Thursday, September 15, 2011

When Technology Fails and We Succeed

I have come to realize that learning about new technologies and using them are two different things. Since my last post, I have experienced a couple learn-by-doing moments that I feel would be helpful to share.

On our Facebook Faculty Group Wall, a teacher friend shared yesterday’s NY Times article “What if the Secret to Success is Failure?”  which developed into a discussion thread of unanimous agreement. In the spirit of that, let’s talk about my wonderful failures of the past couple weeks. In an attempt to have a live discussion, I set up both a faculty meeting, and subsequently a class presentation, through vyew.com. I have the free version of service, but I was hoping to lead a discussion very similar to those I have experienced through Blackboard or Illuminate...sans the cost. I guess you get what you pay for in this case because while I was able to load the presentations successfully for both meetings, some of my staff members had a hard time accessing the meeting room and talking/listening became a problem. Nevertheless, I thought I had figured out the user errors on my part and how to better run it when I presented a lesson with my students.

I suppose it would be an accurate statement to say that the lesson proved relatively chaotic and ultimately ineffective as a whole-group activity. I cannot attribute this to the software because I am sure that somewhere in the product description of “free service” it indicates that there is a limit on how many attendees can enter a room, but what transpired was in retrospect rather comical in a way. I loaded a simple power point on outlining for my composition class and invited the students into the room. They got in; great success! Except that as the number exceeded 10, the kids already in the room lost their space, getting booted out. It did take us a good ten minutes to figure this out, and naturally, it was the students who put the variables together...kids are so brilliant.

Aside from minor setbacks of lost time and the necessity of assuaging any student and parent frustrations resulting from the confusing class session, this failure generated much growth. I conferenced individually with the students, who still did view the presentation and successfully complete the outline in spite of the failed meeting. My students, despite some being convinced they could not succeed in this type of environment, all rose to the problem-solving challenge and collaborated to answer questions from those who could not comprehend the task solely based on the presentation. It was messy, but the work produced then and subsequently has been impressive. This experience also taught me an important thing about the online environment: whole class instruction is exactly contrary to the beauty of the open flow classroom. The flipped model combined with the ability to deliver instruction on an individual student level when they are ready to receive it is actually attainable in this structure because it is forced. I have also realized that I can effectively use small group conferencing through Vyew which seems to do well when there are not too many competing voices in the room. Instead of trying to lecture to the students all at once, if I have something to say, or just want to show them the Hudson River, I post a video for them like this one.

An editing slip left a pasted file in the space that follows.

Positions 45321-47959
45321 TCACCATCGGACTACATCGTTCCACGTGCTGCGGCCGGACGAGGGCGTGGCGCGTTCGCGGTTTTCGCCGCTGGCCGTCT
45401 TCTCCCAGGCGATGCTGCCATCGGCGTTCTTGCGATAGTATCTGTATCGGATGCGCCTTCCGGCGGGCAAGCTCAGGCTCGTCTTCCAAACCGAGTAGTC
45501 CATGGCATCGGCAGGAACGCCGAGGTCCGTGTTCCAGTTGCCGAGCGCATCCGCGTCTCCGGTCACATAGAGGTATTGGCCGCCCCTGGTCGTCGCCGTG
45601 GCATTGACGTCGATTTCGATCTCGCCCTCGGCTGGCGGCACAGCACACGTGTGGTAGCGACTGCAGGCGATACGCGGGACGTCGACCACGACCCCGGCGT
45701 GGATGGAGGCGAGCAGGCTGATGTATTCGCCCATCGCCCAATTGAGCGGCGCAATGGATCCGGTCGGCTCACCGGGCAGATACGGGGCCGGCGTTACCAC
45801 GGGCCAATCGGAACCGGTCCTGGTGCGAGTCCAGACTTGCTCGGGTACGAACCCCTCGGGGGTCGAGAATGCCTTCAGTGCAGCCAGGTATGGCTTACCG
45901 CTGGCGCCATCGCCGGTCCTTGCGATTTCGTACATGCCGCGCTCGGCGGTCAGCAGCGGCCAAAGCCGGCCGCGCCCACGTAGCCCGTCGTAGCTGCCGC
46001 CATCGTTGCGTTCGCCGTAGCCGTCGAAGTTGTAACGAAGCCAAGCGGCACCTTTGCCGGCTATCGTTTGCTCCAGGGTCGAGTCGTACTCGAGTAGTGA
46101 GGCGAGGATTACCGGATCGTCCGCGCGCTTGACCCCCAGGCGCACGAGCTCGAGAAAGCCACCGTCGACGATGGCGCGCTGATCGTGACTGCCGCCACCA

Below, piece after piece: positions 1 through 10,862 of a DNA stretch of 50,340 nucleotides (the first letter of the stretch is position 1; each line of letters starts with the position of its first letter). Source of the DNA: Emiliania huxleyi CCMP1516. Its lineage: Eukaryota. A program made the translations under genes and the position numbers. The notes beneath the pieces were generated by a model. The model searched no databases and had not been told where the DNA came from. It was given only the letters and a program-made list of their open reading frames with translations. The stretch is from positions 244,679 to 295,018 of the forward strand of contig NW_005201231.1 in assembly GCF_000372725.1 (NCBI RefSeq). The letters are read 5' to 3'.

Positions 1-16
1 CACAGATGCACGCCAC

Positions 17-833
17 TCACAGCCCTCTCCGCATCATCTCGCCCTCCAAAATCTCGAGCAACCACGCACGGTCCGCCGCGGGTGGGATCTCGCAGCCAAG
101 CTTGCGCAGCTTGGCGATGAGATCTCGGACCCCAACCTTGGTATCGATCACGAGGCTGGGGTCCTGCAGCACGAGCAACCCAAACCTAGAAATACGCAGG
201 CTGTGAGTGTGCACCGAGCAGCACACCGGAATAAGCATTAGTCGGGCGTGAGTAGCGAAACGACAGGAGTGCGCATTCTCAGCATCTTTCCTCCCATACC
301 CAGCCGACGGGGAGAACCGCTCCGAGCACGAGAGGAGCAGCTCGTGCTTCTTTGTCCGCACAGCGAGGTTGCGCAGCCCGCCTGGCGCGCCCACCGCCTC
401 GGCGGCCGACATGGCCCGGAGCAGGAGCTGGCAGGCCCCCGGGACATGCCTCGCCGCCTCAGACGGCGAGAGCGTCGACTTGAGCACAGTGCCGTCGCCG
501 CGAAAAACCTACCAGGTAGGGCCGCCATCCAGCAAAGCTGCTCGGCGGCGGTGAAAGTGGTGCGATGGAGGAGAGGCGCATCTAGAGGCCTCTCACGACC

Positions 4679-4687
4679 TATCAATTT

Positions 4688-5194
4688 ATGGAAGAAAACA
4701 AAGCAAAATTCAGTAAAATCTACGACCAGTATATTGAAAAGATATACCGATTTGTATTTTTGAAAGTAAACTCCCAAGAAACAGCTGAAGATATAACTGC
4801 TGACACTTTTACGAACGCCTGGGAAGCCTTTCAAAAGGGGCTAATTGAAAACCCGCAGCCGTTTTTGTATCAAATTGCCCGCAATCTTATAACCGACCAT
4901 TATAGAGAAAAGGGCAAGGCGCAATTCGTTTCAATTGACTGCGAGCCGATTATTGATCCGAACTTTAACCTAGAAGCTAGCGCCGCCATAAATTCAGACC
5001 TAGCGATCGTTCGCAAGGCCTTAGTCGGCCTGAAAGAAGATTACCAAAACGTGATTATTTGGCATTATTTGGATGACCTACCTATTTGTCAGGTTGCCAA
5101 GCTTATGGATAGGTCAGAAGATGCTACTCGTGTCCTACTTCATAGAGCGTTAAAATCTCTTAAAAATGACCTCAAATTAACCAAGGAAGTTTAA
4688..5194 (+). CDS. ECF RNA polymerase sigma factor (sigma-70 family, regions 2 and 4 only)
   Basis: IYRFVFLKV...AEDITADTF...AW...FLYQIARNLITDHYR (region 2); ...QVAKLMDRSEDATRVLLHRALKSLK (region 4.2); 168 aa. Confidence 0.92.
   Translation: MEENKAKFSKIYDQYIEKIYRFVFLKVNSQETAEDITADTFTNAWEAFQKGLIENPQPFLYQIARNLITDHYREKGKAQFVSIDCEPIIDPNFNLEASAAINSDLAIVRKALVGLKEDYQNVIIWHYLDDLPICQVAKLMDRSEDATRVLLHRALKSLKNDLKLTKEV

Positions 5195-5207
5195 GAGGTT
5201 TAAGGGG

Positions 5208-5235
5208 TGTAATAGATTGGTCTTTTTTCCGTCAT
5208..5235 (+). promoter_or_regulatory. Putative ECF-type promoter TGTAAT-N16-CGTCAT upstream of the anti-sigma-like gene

My second failure was small and impacted only myself but worth sharing. There have been multiple mentions of Glogster and QR Codes in recent blogs and conference presentations, so I thought I would put together a project where students created multimedia Glogs to share various elements of our school’s history and its programs, which could then be linked to QR Codes to put up around the school for families to scan during admission tours and to give out at community events for those interested in learning about our school. I spend more than a few hours creating a sample Glog and screencast for my students only to link the QR code, scan it with my iPhone...and bring up NOTHING! Admittedly, I should have realized beforehand that this would be a problem, and it might have registered just a split second before the loading of the page failed, but in the end, the Adobe/Apple stalemate imploded my project. And yet, from this emerged some new collaboration through Twitter from fellow teachers who introduced me to webdoc.com which does not run on Flash. My students took to it right away, so quickly in fact, that they never really watched the presentation on it and nevertheless finished, in some cases, days before the project was due. Check out this one on our Dance Program.

I cannot say for certain whether I wish the conference had gone smoothly or that my QR/Glog mash-up project had mashed harmoniously because I really do believe the hackneyed-but-not-too-often-practiced sentiment that failure is not only acceptable but critical to our success. It truly depends on what is at stake and the nature of the failure. The only inexcusable failure, in this case, would have been a student feeling completely disconnected or incapable of success. As it stands at the end of the project, all my students and I learned more through navigating our obstacles in order to still reach a summit together. Nothing was lost...not even time.

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